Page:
I knew it would be cold. Dreary, even. The trailer showed as much: Brandon sitting on the subway, eyeing a woman across the aisle, his face expressionless. The dark New York streets, the plain and dull walls of his apartment, of his workplace. It’s a New York that seems nearly lifeless.
Brandon’s life is rote, routine. He wakes, jerks off in the shower, goes to work, looks at porn, goes home, looks at more porn. If he goes out, he picks up a girl. Maybe a prostitute. He gets off. (Even for me as a viewer, it was dull.) Living alone, his desires are hidden from others, and it’s not until his sister Sissy arrives that his world is shaken up. She’s in his apartment, even having sex in his bed on one occasion, and he can’t indulge in his usual practices. He’s pushed from his privacy, and he and his sister clash, their ideas about life at odds. They’re both messed up, from something that happened in childhood that is only vaguely alluded to by Sissy.
He does try to do it the ‘usual way’, going on a date with a woman he works with. They go to a hotel room, but he can’t get it up. It’s not enough for him; it doesn’t push the envelope. The downward spiral has already begun.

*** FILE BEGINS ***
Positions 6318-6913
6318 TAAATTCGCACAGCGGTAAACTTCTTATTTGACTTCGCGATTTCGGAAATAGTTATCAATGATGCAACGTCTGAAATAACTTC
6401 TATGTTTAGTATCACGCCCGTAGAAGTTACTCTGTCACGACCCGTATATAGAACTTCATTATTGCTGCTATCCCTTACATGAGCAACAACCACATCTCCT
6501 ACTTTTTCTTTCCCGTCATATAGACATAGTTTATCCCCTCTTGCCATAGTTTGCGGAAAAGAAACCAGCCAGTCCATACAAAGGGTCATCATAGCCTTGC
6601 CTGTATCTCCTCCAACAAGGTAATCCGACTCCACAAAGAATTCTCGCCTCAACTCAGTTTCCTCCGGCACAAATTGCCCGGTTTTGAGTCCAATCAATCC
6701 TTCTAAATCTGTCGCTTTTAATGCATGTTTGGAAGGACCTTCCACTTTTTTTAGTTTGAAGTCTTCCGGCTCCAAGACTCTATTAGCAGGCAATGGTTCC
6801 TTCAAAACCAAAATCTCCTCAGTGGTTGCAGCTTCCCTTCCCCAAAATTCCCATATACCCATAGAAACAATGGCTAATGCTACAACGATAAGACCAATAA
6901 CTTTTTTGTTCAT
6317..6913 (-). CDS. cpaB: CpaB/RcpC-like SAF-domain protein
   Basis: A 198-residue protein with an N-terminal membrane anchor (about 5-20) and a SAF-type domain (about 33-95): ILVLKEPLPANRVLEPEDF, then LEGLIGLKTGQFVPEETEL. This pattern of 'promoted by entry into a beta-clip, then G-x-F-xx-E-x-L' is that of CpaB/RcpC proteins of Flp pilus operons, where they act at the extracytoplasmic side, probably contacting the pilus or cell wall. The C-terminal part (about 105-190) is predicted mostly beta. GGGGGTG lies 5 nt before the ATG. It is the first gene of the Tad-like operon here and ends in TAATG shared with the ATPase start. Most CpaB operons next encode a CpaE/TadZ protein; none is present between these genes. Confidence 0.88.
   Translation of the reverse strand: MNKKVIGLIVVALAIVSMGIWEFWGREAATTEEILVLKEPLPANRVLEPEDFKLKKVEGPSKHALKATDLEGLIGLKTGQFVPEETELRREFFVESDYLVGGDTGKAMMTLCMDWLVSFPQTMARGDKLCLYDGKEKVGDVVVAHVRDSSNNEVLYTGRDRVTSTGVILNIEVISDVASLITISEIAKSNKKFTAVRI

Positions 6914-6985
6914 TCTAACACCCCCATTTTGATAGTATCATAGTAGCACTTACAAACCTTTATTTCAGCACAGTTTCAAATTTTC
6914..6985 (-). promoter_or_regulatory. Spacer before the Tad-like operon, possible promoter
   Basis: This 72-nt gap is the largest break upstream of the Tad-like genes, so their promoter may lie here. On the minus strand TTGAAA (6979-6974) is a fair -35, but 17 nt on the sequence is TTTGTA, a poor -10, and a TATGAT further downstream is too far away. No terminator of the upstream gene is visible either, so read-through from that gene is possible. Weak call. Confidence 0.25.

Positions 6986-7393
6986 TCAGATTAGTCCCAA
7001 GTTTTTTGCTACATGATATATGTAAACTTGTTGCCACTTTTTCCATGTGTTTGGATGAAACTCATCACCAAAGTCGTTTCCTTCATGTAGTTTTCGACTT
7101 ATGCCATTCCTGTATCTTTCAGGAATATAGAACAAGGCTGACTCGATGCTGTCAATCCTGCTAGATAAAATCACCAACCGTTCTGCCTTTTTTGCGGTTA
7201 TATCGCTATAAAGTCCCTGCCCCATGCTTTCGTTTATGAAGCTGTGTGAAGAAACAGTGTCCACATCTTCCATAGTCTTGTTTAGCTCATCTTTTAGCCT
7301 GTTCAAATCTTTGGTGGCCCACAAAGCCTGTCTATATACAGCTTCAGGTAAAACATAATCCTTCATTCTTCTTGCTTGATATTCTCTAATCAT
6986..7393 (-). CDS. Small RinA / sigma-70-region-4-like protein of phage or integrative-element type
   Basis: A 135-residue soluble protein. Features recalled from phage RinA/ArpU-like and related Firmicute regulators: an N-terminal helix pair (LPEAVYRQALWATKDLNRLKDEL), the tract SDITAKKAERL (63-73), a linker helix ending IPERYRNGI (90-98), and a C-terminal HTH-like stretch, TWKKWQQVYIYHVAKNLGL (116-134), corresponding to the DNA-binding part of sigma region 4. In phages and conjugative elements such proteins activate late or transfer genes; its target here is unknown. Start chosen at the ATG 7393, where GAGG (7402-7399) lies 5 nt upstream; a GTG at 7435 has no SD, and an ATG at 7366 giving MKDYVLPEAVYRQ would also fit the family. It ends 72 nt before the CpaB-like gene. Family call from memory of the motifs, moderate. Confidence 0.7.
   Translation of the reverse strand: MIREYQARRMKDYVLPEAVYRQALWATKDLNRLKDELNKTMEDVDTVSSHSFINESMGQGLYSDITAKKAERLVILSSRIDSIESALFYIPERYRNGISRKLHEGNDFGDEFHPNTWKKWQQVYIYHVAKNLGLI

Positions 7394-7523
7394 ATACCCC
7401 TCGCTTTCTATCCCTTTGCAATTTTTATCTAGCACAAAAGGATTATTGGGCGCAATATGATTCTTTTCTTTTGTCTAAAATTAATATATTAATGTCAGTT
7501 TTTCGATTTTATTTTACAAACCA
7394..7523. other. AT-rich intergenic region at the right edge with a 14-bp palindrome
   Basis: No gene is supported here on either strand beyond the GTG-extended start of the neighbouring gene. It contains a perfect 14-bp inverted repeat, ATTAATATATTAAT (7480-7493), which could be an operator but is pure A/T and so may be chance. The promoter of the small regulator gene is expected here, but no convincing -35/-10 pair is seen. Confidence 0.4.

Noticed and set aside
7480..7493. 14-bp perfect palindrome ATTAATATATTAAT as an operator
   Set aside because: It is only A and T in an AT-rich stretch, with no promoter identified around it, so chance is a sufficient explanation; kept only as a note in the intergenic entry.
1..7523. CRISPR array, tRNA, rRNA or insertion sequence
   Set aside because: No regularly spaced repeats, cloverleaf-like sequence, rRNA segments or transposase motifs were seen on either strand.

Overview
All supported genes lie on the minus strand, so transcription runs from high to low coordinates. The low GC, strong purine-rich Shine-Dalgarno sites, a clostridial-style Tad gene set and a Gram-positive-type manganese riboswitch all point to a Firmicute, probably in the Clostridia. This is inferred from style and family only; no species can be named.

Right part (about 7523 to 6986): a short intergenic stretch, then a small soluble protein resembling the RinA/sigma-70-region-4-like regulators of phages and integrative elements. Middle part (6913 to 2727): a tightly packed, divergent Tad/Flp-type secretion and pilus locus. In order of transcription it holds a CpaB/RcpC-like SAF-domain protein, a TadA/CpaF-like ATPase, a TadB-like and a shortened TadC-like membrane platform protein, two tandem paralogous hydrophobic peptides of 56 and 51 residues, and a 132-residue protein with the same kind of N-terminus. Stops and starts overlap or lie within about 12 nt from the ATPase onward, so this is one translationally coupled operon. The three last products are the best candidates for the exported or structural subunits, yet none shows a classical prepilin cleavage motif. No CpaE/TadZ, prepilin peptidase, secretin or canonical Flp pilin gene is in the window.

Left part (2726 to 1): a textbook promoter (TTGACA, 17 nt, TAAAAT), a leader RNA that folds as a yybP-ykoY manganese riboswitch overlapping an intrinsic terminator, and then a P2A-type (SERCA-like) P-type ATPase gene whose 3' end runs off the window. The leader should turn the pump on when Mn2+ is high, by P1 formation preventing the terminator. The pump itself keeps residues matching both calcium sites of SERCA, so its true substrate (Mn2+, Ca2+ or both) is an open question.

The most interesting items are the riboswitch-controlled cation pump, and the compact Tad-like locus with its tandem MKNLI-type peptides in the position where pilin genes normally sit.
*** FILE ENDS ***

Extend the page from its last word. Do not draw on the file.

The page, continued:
Shame is a film equivalent of literary fiction. I’m not sure how much Brandon learns, or if he’d ever manage to take any sense of joy from the world. It’s the kind of film that I’m glad I saw, but I’m not sure that I’d be able to manage it a second time. Maybe I will, after several years distance.
Both Michael Fassbender and Carey Mulligan were incredible in their roles. Fassbender’s performance was especially compelling. If I had a choice at the Academy Awards, I’d give him the Best Actor statuette. However, films like Shame don’t usually make it to a big name awards ceremony… the content just isn’t friendly enough.